“It’s time to bring the troops back home,” Jeffrey Landry Jr. says. He wears a purple T-shirt that reads “Paul Breaux Middle School” and two strands of Mardi Gras beads. He says his slave name is Landry, but everyone calls him “Bunny.” He also says he’s a Vietnam vet, and that he’s originally not from here, that he’s an alien from Pluto who now calls Lafayette home. He just wants to bring the troops home and to investigate Bush and Rumsfeld and Rice and Cheney and Halliburton and Blackwater.
Hummert chimes in: “We’re not here to overthrow the government.”
“I’m only speaking for myself,” Landry says.
A man at the other end of the banner says, “I’m not out here for a political statement or as a radical pacifist.” He wears dark aviator shades and a baseball cap with an embroidered image of jet and the words: “F-14 Tomcat.” He won’t give his name but gives his opinion freely. “I was proud to serve my country and still am. I’m not a Jane Fonda. I’m not sticking my head in the sand. I don’t want to prolong anyone’s misery. We’re really in a catch-22 now. Young people who are sent off to die in old men’s wars is a truism, and I don’t have an answer.”
Will Brickley drives in at least once a month from his home in Lottie in Pointe Coupee Parish. He comes to protest the Bush administration’s policies and the Iraq war in particular. “That war was a mistake,” he says, “and I could see that from the beginning. A lot of people oppose the war, and so few people are standing up to be accounted. This is a nonviolent protest to let people know publicly and visibly that it’s not right, and there are solutions to the problems we have.”
Another car drives by and honks. Everyone on the line waves.
“Rarely do we get the bird,” Hummert says. “Last week, we had a guy driving by in a big suburban; he gave us a thumbs down. Oddly enough, if we get the finger or the thumbs down, it comes from some fat guy in an SUV,” he says with a laugh. “But we’ve had good support. A lot of horn-honking. A lot of people walk by and stop. A federal judge, who will go unmentioned, walked out of that building and he said quietly, ‘I want you to know that I agree with you guys,’ and he kept on walking. His wife was there too and she said, ‘I agree with you, too.'”
But one individual in particular disagreed with the group so vehemently that he staged his own protest for a couple of months. Hummert says the group only knew the man as Will. He never gave his name, but on one occasion two women who accompanied him referred to him by his first name. He claimed to be an ex-Vietnam vet with a son fighting in Iraq. He would stand on the corner, dressed in a cavalry hat trimmed with a small gold lariat around the brim and a large sign that read “Traitors,” with an arrow pointing to the group.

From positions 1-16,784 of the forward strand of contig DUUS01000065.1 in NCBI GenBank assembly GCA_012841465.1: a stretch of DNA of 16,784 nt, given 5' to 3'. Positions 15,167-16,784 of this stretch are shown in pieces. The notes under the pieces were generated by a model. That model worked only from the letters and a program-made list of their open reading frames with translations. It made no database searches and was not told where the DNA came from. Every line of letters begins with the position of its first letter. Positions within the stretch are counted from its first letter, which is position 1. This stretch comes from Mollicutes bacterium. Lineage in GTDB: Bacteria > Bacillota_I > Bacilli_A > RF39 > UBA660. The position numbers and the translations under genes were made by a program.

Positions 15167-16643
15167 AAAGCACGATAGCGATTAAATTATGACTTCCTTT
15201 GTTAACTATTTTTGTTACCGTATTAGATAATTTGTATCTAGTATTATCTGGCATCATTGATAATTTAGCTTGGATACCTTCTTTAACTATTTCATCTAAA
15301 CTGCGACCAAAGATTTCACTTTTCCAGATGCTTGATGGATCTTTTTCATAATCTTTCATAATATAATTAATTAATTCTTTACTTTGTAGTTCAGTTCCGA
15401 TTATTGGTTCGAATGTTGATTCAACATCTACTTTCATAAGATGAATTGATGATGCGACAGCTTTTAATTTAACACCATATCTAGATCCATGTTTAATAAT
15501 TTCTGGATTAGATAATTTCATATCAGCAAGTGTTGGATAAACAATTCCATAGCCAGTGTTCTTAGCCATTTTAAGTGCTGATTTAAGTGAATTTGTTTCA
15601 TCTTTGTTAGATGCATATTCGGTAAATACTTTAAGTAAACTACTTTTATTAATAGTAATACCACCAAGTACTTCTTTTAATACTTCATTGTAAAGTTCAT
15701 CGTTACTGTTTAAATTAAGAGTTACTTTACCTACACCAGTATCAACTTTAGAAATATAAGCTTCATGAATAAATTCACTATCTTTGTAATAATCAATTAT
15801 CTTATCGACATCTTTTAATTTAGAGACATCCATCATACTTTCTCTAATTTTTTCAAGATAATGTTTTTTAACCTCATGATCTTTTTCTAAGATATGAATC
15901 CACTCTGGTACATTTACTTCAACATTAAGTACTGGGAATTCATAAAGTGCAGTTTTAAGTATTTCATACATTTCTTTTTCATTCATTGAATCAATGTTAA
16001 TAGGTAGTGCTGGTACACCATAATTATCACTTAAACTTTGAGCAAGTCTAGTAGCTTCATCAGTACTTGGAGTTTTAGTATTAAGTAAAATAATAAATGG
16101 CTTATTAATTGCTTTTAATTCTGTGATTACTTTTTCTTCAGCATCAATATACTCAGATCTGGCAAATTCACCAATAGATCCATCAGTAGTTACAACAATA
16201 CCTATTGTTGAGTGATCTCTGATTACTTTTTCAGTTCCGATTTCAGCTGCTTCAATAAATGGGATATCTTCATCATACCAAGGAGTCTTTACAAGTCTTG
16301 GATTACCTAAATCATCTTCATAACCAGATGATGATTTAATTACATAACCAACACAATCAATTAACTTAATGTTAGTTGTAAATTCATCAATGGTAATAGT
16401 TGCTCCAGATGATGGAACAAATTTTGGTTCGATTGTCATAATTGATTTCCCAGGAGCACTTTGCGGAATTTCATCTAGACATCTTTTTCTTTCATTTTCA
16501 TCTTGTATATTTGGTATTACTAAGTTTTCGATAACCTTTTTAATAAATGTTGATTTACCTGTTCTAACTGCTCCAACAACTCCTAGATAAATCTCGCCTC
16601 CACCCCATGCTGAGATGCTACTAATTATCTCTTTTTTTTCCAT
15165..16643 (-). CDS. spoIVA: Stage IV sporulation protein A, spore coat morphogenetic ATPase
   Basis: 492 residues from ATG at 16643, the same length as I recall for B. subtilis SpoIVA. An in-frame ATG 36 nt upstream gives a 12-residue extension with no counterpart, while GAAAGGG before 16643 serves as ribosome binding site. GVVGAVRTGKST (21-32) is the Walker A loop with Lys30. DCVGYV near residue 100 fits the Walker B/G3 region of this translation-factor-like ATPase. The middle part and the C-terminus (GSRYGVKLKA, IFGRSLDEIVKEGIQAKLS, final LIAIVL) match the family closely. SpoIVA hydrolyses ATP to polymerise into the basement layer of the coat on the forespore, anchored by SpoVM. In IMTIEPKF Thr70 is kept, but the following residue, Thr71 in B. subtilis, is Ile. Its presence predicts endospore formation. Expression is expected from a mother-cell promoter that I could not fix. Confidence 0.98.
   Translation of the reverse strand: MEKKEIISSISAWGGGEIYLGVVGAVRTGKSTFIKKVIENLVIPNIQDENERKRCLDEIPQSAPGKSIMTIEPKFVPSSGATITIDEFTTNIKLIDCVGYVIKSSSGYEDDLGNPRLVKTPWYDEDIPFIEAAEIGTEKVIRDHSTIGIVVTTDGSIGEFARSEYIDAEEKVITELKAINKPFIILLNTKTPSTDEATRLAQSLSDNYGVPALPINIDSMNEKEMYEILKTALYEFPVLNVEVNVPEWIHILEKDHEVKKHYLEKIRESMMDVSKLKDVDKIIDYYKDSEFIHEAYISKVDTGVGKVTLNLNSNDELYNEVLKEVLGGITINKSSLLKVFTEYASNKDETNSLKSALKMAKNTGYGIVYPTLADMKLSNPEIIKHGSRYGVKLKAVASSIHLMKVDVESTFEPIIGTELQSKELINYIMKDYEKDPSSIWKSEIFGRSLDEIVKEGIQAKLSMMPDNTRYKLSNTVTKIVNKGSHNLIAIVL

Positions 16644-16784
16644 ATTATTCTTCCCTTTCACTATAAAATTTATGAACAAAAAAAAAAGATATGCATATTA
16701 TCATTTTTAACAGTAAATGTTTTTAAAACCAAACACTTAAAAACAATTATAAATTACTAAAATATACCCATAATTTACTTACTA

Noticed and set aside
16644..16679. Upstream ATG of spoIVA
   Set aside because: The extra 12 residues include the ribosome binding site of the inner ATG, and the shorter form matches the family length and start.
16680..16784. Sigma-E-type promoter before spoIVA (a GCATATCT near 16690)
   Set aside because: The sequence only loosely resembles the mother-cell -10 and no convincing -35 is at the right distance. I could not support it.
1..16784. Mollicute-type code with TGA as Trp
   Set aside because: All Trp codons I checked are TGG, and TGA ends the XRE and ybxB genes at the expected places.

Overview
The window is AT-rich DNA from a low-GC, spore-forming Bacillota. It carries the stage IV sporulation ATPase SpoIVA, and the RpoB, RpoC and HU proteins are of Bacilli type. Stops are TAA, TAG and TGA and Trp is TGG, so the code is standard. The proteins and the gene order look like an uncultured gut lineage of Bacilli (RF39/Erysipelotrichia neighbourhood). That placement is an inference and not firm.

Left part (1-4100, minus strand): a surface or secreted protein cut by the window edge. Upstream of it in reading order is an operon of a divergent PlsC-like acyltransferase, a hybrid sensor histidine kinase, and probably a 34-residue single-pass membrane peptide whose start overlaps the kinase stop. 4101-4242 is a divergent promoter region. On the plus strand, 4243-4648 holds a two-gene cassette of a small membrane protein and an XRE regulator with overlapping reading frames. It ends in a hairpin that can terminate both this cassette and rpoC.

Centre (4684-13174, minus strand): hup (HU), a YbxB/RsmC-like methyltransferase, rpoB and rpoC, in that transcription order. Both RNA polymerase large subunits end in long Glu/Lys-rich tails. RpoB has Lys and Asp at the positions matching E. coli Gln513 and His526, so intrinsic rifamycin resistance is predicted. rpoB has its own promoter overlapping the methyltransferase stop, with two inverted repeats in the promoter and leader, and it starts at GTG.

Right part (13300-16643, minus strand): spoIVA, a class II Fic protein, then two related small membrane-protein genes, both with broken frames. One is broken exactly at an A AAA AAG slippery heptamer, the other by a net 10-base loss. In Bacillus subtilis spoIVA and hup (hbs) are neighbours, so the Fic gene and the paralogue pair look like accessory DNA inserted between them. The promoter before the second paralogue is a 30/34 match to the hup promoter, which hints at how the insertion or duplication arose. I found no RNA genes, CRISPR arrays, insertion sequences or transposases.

“He stood out there on the edge of the street and almost stopped traffic, pointing to us as traitors,” Hummert says. “He harassed us terribly. He would get in our faces and insult us.” The 82-year-old Craddock had the most difficulty retaining his composure. Hummert says he had to remind Craddock that the event was a nonviolent vigil and that Will simply had to be ignored. “He would just get right in Clarence’s face and insult him,” Hummert says. “It was very difficult for Clarence to keep quiet and to stop from swinging at him. Even though he’s 82 years old, he’s still active.”
Will soon turned his attention to Hummert and accused him of molesting boys during his priesthood. “Well, with that, I had a hard time keeping quiet,” Hummert says, “but I just stood there. That was a really tough time.” After the police showed up on one occasion, Will hasn’t been around for the last month.
But has there been any productive dialogue with individuals who support the war in Iraq? “I don’t know,” Hummert says. “It’s hard to say.” Then what’s to be accomplished by keeping a weekly appointment to hold up a banner and wave at passing cars? “We’re probably not going to accomplish anything,” Hummert says. “We’re just expressing our own opposition to killing. Have you ever heard of A.J. Muste? He was one of the fathers of the peace movement. He was standing out in New York opposing the First World War, and someone came up to him and asked, ‘Do you think you’re going to stop this war, you silly old man?’
“He said, ‘No, I’m not going to stop this war.’
“‘Then why are you out here with your sign opposing the war?’
“He said, ‘If I don’t stand out here in opposition to the war, then I’m going to begin to think like they do.’
“That’s basically why I’m here. I just have to stand out here, that’s all. I’m not going to stop the war.”
An hour has already passed, so the men carefully roll up their banner. They all then form a small circle, hold hands and bow their heads. Hebert-Hummert sighs deeply and leads them all in prayer, remembering the American soldiers who have fallen during the war, who continue to fight the war, the Iraq citizens who have fallen and who are living through the war. As she prays, Brinkley interjects whenever he feels the need: “Oh, yes, Lord. Yes.”